There are many such young men in Maharashtra, mainly in the industrially backward Marathwada region, who had once fallen victim to ISIS's propaganda but are now leading a normal life with the help of the employment training programme.
Jamil Ansari (name changed) runs a mobile phone repair shop in Maharashtra's Beed district. But, nobody would imagine that only two years ago, he was on the verge of joining the dreaded terror outfit ISIS by travelling to Iraq, thousands of kilometres away.
Thanks to an initiative of the Maharashtra Anti-Terrorism Squad, Ansari changed his mind and underwent an employment training programme after escaping clutches of the Islamic State of Iraq and Syria's online 'recruiters' who had almost radicalised him.
He is not the only one. There are many such young men in Maharashtra, mainly in the industrially backward Marathwada region, who had once fallen victim to ISIS's propaganda but are now leading a normal life with the help of the employment training programme, a senior ATS official told PTI.
Ansari, a 35-year-old graduate, lost his job as a salesman in 2016 and began spending a lot of time surfing online, where he came in contact with some ISIS sympathisers and soon got radicalised.
"His online activities brought him under our scanner," the official said.
The ATS sleuths realised that Ansari had become a victim of ISIS propaganda and he was counselled in a bid to de-radicalise him, he said.
The official said the ATS runs a de-radicalisation programme for such people to once again join the mainstream with the help of religious leaders and clerics.
But the real problem was that Ansari had no job, and there were many more like him, he said.
In Marathwada, the ATS in the last two years identified as many as 400 young men who were suspectedly under the influence of ISIS.
In all the cases, the recruiter started chatting with his target about "atrocities" on Muslims in India to gauge the person's views, the official said.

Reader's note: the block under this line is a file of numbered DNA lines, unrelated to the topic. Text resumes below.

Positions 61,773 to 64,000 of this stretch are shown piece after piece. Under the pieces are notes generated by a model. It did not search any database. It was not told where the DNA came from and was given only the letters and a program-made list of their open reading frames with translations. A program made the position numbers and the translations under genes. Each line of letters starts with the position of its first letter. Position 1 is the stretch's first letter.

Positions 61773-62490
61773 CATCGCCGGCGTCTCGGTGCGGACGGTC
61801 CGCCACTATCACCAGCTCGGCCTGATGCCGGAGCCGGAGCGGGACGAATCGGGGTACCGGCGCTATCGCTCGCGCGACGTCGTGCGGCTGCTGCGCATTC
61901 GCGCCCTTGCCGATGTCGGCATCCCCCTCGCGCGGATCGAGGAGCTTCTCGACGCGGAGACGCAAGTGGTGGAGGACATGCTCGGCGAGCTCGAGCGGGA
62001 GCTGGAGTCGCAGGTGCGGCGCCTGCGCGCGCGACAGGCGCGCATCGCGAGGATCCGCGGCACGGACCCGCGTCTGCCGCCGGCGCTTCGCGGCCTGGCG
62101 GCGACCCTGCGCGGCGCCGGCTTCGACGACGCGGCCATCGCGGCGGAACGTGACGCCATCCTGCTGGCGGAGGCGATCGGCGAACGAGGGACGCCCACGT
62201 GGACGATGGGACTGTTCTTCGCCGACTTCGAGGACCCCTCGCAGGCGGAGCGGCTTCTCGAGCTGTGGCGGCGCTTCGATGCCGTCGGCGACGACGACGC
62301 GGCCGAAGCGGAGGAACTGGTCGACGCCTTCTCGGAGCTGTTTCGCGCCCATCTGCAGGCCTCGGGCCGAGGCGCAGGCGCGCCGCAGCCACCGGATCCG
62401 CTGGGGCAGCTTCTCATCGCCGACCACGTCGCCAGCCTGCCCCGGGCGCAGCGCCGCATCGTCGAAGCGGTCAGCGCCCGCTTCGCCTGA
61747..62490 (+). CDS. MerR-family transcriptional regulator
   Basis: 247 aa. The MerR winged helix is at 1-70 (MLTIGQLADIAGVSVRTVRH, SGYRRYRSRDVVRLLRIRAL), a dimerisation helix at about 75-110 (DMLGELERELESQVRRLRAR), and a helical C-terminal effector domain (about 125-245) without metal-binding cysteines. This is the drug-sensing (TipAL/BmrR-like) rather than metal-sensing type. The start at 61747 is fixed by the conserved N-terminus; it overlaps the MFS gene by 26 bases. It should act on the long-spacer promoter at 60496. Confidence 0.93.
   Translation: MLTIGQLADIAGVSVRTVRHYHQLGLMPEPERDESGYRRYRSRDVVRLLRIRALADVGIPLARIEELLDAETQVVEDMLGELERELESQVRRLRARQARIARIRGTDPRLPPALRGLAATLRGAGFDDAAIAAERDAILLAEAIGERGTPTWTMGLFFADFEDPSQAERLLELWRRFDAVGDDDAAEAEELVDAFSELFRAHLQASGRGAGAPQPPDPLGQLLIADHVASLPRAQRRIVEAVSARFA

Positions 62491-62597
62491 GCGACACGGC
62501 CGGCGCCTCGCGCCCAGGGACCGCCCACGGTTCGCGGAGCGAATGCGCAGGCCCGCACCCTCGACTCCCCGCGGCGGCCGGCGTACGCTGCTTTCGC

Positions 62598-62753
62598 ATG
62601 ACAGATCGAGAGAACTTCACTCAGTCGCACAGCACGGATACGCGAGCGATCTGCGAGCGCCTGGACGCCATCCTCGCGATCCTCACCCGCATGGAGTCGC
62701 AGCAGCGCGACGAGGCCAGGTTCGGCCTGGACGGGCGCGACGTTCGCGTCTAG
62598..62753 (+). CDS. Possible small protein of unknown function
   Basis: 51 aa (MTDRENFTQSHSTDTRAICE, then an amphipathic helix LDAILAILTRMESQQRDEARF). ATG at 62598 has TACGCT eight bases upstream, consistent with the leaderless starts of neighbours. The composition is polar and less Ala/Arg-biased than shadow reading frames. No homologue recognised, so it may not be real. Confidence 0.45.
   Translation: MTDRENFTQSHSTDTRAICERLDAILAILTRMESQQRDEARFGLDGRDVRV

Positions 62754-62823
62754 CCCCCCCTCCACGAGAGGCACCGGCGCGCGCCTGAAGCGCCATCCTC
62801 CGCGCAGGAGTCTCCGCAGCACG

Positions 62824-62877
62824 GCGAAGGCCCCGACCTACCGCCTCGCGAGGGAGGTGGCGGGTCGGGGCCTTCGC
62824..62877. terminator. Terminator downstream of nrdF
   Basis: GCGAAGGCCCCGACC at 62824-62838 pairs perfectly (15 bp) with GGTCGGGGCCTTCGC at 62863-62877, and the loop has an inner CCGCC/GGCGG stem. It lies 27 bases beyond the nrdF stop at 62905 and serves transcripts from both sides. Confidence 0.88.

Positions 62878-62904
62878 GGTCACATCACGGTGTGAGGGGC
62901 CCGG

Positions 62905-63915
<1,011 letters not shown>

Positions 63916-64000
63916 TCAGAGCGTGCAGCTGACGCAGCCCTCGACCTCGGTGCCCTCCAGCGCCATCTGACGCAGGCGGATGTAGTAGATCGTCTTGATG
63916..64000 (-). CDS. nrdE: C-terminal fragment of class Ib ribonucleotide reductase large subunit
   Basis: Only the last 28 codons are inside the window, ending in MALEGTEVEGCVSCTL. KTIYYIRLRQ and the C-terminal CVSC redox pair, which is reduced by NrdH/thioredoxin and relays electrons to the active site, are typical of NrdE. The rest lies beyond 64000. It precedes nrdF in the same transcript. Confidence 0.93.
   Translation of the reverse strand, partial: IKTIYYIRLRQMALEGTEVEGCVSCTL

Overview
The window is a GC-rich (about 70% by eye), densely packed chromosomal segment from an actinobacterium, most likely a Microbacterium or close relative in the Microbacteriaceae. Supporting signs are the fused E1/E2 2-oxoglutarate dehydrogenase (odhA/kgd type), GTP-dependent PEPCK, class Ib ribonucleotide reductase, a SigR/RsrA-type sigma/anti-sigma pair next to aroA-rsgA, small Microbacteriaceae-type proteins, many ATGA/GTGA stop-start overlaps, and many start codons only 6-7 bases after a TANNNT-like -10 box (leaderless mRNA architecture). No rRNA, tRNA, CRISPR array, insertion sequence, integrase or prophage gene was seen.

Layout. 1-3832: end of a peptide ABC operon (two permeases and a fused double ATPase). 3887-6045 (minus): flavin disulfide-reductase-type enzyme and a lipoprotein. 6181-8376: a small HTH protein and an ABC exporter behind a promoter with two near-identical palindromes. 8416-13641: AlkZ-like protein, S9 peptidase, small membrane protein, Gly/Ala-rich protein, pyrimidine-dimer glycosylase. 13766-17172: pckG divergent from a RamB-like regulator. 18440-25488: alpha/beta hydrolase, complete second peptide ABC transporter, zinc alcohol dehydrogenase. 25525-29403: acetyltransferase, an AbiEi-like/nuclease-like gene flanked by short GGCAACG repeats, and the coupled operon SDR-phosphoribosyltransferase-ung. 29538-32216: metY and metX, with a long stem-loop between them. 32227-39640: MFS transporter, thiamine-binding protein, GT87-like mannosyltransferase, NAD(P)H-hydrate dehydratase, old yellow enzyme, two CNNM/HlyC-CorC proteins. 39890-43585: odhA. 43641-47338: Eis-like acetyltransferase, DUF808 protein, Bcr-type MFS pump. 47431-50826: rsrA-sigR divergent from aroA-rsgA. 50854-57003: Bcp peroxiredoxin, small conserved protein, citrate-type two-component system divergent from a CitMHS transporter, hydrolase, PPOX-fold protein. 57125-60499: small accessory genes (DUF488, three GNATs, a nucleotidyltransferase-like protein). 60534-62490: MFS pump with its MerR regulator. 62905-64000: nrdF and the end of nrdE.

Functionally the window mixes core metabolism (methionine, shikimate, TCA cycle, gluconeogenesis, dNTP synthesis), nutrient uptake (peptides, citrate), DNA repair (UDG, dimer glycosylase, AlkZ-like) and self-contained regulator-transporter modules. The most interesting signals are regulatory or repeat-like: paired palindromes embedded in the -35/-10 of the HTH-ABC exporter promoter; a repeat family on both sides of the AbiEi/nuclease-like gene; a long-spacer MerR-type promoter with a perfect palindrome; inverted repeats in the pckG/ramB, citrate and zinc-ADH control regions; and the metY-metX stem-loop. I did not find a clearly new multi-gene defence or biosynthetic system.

After the person was successfully radicalised, he would be taught how to make Improvised Explosive Devices or other weapons, he said, adding that some were also encouraged to join the ISIS in Iraq, where the militant outfit once controlled large swaps of territory.
Notably, the ATS last month arrested nine men from Aurangabad and Thane districts for allegedly planning chemical attacks with an intent to cause mass casualty at public events by contaminating food and water, he pointed out.
In 2018, the ATS had arrested a 36-year-old man from Parbhani district who came in contact with ISIS and received instructions on how to make IEDs.
He made bombs and even carried out trials, the official said, adding that he was arrested along with four others before he could use the IED for a terrorist act.
ATS chief Atulchandra Kulkarni said they realised that unemployment was one of the major reasons for such men from the Muslim community most of whom were from Marathwada -- getting radicalised online and falling into ISIS's trap.
"The challenge was to bring these people back to normal life, and we found a solution in the Rural Self-Employment Training Institutes (RSETIs), run by the Union rural development ministry," said Kulkarni.
As many as 239 such men were imparted training at these institutes last year. Besides, the anti-terror cells formed at police station-levels identified 15 men who were also trained in self-employment, another police official said.
Thirty such men secured bank loans after undergoing training and started their own businesses, Kulkarni said.
Appreciating the initiative, RSETI authorities agreed to train the candidates short-listed by ATS on priority basis.
The ATS also approached the Syndicate Bank and the Bank of Maharashtra, which agreed to offer loans to the short-listed men after they underwent training, he said.
The initiative began with some 270 young men, who were trained in mobile phone repairing. Another batch is now receiving training in fitting electric wires, a police official said.
Ansari is one of the examples of this initiative's success. After being imparted counselling, he was recommended for a short training course in mobile repairing at an RSETI, he added.
Now, he runs a small mobile repair shop of his own, far away from Iraq.